Vengayil suggested that investors using QFII were also concerned about the lack of a level playing field for capital invested via the quota scheme. QFII launched in 2002, and is the oldest cross-border investment channel for foreign investors into China’s domestic capital market. But others have developed since, such as the renminbi qualified foreign institutional investor initiative (RQFII), and, more recently, Stock Connect.

By liberalising the capital repatriation rule, foreign investors could seek to increase their investments into China via unused QFII quota. Vengayil said, “In a sense now, this is an advantage for those investors who may have additional quota which they can now use."

As of October 2017, the State Administration of Foreign Exchange had issued $94.5 billion in total QFII quotas, according to data from Shanghai based Z-Ben Advisors. This compared to $87 billion at the end of 2016. Meanwhile the RQFII approved quota stood at Rmb590.4 billion ($88.9 billion) as of October, versus $76 billion throughout 2016. However, in a report in June, Standard Chartered said that QFII-approved fund houses were using less than half of their QFII quotas

In contrast, by October 20 of this year, the accumulated net northbound trading volume on Stock Connect had reached $50 billion.

Easing foreign ownership rules

The potential move to liberalise QFII rules comes at a time China is relaxing the rules on foreign ownership of fund management firms, allowing them to take a 51% market share in joint ventures with local houses instead of maxing out at 49%, with the potential to wholly own them in three years.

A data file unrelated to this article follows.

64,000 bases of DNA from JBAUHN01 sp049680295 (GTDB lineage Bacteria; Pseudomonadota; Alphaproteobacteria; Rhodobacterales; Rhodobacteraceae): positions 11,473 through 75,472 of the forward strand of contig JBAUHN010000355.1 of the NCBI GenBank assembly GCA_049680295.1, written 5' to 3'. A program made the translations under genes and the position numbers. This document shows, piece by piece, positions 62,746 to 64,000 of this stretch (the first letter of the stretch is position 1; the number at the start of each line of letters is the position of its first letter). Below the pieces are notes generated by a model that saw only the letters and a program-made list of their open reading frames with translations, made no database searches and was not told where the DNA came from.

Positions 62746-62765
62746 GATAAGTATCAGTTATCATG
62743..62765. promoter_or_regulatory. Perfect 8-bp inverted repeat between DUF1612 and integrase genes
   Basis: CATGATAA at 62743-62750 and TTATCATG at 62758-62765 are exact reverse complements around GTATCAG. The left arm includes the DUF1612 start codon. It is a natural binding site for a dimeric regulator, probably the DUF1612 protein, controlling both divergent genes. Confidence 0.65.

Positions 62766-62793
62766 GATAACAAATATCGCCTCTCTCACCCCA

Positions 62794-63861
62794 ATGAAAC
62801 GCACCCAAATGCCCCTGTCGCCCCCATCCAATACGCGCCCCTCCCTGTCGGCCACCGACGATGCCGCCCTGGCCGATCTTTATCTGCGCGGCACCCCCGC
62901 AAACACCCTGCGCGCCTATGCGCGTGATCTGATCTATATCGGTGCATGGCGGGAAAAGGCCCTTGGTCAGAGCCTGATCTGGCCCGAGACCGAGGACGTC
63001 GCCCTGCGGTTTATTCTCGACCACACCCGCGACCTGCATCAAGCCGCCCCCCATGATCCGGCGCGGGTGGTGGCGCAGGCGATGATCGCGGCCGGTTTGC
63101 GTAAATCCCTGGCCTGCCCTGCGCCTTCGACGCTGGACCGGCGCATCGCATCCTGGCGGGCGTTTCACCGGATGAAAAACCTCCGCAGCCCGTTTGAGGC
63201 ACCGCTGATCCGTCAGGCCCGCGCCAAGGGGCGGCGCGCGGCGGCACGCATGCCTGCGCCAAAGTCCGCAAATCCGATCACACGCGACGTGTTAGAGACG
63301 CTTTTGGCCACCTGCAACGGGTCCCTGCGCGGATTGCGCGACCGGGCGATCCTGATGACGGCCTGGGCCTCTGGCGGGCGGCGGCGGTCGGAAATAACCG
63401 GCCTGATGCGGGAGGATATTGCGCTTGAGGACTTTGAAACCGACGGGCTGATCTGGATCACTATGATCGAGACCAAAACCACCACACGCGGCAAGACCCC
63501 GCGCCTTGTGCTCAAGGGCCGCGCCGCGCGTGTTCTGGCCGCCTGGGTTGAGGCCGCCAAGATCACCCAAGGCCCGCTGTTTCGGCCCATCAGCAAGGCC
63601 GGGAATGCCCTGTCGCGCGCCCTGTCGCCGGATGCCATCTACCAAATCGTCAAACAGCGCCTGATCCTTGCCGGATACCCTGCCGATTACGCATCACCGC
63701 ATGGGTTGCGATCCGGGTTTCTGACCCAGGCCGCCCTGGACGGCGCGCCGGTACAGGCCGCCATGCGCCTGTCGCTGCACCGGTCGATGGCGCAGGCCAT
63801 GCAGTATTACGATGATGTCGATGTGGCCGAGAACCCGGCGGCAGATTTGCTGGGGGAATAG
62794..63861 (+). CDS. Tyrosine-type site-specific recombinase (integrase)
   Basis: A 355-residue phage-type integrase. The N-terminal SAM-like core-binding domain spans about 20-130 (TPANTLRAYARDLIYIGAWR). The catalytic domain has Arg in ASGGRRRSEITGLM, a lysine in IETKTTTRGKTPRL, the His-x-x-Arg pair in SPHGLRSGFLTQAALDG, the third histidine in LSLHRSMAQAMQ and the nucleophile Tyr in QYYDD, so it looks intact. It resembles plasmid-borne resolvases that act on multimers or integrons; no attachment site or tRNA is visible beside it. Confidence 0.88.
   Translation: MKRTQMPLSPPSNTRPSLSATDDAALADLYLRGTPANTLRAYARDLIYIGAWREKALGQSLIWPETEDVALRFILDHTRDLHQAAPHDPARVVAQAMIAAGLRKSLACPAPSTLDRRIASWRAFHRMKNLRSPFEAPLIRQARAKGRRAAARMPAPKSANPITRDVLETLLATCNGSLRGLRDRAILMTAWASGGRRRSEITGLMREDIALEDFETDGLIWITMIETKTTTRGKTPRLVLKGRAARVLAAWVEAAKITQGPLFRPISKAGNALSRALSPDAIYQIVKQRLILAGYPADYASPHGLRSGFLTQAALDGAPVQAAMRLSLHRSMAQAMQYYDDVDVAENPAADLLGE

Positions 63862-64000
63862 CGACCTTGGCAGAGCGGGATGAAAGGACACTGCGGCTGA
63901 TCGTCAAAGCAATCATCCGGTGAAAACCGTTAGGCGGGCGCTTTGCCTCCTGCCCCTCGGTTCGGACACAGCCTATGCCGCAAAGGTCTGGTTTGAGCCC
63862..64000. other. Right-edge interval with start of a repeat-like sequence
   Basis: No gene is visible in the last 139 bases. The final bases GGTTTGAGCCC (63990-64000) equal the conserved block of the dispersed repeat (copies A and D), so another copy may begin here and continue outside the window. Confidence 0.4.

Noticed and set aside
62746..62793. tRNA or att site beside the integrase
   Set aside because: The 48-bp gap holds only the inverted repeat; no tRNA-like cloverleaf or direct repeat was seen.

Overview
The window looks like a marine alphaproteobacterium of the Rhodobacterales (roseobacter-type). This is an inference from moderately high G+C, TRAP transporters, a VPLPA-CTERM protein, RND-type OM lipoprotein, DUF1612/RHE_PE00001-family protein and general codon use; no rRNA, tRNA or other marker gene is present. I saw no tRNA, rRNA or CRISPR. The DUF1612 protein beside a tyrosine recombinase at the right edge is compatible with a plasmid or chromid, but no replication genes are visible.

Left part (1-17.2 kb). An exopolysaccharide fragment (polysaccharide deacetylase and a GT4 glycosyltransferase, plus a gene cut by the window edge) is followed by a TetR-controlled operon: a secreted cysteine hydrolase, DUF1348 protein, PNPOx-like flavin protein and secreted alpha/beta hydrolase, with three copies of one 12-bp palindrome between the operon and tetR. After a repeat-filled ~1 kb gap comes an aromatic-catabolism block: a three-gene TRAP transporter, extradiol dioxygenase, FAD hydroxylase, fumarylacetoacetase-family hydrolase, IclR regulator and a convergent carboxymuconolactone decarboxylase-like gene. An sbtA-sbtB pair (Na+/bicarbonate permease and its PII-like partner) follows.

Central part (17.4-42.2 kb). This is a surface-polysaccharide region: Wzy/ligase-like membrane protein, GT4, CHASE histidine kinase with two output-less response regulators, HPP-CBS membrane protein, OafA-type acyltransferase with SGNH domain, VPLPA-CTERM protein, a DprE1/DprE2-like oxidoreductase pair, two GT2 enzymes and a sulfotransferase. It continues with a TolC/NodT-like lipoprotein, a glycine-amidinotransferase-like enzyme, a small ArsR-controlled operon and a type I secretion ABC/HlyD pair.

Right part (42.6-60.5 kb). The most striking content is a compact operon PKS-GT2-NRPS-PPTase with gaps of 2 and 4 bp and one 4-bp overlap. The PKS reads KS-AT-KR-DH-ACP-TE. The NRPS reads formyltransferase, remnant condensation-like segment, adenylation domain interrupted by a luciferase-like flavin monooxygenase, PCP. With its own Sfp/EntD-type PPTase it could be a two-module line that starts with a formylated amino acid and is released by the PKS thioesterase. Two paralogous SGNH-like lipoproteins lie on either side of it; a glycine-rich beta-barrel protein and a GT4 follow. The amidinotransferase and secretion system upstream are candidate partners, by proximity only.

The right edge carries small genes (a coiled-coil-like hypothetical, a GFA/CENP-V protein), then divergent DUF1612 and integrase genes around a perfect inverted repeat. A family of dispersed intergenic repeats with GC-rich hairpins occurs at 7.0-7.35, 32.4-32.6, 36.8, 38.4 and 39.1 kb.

The liberalisation of QFII capital repatration, alongside this majority ownership, could lead more foreign fund houses to consider outright asset management operations in China. And that could end up offering international and local asset owners more investment choices.

Many foreign asset management players have resisted the temptation to enter joint ventures as minority partners. Vengayil reckons the new foreign ownership rules "will make a big difference for those asset managers who are bolder and braver when it comes to China. You will see more of these companies now coming into the market”.

BNP Paribas AM is one such firm weighing its options. It was one of the early QFIIs in 2003 and established a joint venture called HFT Investment Management with Haitong Securities. Then in 2015 it established a wholly foreign owned entity (WFOE) in Shanghai. 

Vengayil said the firm has already applied for a qualified domestic limited partnership (QDLP) licence, “which will enable us to launch a locally domiciled fund that can feed into our global funds”.

He noted that BNP was looking at selling global products into China, and that it could manufacture Chinese products for its global clients via HFT Investment Management. “The third option is having an operation managing China investments for Chinese clients,” Vengayil added. “We aim to participate in all three segments."